There was a whole other mystery surrounding Sharon Franklin and Fay-slash-Crystal that the rest of the Bob-Whites weren’t even in on. Once again, she felt guilty that she hadn’t told Trixie everything, that she wasn’t being a good partner to her friend. She’d have to ask Dan if she could fill her in. But she hadn’t had any time alone with her since Fay had knocked on the Beldens’ door not even twenty-four hours earlier. 

She also thought the story about Fay’s background and family might be something Dan wouldn’t want the others to know, but then she was pretty sure he’d be okay with her telling Trixie—he knew how close she and Trixie were. And once Trixie knew, all the Bob-Whites would know, because that’s how they worked—together, as a team. And she wasn’t being much of a team player this weekend.

“Why the frown?” Di asked, tapping her on the shoulder. “What’s worrying you?”

“This whole thing, I guess.” Honey surveyed the room, noting each of their grim faces. She wasn’t sure if the others were thinking of the theft, the ghost, or Fay. Her eyes narrowed at the thought of anyone trying to mess with a young girl’s head. “Especially how this is all affecting Fay.”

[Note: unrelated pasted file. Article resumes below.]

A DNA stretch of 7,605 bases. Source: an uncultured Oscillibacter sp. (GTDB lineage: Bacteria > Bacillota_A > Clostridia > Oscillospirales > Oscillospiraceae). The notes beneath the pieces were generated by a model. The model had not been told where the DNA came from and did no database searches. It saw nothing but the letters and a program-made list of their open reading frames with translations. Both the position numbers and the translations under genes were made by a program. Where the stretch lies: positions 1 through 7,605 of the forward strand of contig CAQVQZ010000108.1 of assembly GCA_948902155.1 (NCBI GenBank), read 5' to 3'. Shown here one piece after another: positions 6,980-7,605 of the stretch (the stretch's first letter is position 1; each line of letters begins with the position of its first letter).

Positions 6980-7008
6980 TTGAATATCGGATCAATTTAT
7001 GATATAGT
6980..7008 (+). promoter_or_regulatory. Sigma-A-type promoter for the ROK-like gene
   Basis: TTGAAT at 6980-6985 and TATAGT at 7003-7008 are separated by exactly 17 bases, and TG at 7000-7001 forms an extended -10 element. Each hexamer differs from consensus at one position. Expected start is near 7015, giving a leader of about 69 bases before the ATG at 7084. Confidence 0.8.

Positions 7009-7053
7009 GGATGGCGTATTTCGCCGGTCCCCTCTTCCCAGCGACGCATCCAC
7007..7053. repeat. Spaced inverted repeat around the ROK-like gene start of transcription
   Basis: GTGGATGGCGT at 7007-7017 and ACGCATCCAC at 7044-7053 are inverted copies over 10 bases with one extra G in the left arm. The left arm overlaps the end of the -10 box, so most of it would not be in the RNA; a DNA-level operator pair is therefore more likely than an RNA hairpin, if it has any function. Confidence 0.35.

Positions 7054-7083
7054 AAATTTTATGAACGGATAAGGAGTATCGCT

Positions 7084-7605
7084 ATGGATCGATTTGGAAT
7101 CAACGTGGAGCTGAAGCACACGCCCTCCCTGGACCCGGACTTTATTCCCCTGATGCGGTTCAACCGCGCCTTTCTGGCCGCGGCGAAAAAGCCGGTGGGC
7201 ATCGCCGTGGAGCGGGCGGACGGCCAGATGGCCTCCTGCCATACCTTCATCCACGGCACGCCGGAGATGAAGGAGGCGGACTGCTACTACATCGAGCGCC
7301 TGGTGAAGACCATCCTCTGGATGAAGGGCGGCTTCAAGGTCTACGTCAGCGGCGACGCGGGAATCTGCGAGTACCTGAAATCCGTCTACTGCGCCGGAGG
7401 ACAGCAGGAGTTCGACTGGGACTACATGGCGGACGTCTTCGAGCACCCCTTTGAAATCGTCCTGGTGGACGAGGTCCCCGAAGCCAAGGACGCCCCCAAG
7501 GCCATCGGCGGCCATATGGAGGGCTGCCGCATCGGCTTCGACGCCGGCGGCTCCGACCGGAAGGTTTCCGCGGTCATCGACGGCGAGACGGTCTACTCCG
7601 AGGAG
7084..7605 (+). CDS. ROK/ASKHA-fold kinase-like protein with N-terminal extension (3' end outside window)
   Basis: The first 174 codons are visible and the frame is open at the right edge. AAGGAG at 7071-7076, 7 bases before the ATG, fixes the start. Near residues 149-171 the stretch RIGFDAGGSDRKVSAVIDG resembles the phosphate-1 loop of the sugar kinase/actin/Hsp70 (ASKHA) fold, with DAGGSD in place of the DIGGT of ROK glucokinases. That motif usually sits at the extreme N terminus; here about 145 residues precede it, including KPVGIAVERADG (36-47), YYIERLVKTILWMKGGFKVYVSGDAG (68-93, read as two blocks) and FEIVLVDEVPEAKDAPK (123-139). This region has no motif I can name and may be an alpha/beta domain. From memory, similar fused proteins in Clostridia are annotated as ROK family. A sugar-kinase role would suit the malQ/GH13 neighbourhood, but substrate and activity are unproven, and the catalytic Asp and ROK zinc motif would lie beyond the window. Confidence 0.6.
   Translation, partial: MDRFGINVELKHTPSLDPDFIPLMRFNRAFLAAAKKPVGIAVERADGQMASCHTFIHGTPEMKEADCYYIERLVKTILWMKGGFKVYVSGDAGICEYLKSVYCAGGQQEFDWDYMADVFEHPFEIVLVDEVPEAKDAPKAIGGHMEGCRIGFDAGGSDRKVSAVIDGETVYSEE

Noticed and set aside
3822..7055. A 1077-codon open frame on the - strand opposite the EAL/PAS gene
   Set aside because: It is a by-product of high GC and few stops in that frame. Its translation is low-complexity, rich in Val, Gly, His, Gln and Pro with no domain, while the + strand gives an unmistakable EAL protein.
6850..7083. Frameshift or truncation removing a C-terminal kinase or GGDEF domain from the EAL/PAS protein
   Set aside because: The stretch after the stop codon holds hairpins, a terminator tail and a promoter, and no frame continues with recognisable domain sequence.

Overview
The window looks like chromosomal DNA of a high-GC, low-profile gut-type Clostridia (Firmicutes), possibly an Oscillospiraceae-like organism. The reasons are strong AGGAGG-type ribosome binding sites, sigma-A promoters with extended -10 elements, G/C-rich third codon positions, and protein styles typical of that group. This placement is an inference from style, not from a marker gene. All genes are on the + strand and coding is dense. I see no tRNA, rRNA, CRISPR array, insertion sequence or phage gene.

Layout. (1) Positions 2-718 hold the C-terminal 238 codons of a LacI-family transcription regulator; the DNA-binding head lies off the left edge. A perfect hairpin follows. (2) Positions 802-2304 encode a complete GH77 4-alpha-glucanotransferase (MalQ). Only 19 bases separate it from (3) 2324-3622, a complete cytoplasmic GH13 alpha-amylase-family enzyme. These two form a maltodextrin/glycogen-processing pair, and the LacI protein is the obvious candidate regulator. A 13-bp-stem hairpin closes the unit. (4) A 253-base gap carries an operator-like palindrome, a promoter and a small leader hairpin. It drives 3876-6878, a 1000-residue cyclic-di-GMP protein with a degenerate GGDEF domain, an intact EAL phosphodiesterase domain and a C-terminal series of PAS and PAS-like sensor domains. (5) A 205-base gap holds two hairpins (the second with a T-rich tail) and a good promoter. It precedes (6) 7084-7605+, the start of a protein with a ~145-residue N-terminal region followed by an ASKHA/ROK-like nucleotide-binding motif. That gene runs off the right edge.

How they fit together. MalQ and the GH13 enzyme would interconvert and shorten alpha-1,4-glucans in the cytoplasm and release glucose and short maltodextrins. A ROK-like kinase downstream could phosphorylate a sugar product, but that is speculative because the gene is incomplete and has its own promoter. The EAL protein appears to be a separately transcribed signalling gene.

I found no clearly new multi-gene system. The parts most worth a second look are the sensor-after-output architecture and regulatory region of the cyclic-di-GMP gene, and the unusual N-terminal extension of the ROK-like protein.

Dan and Fay took that moment to walk back into the room. Fay’s eyes were red and puffy, but her jaw was set in anger. Neither of them said a word as they sat back at the table.

Brian leaned over and whispered to the two of them, filling them in on what they’d missed. Meanwhile, Trixie had taken charge. She’d gotten some paper and a pencil from one of the drawers in the credenza along the wall and was seated back at the table. Her plate had been pushed aside and she was jotting down notes as she spoke. “Mr. Gregory: Why is he convinced the place is haunted? Why is he not very concerned about the furniture?”

“And why is he so insistent that Fay be at the séance tonight?” Dan added.

“I think you should move on to Mr. Zeke Collins.” Mart stood behind Trixie, watching her write down the name.

“Right. Why is he convinced the place is haunted? Or is he? Why were his overalls covered in paint when nothing looked like it had been painted recently? Why—Oh!” Trixie suddenly stopped. “The painting! Oh, gleeps! The painting!”

“What are you going on about, Trix?” Brian scratched the back of his head in puzzlement.

“We need to get to that séance. I think I understand it all now!” Trixie jumped up from her seat again and ran out of the room.

Honey shrugged her shoulders. “I have no idea what that’s all about, but you know how Trixie is. If we don’t follow her—”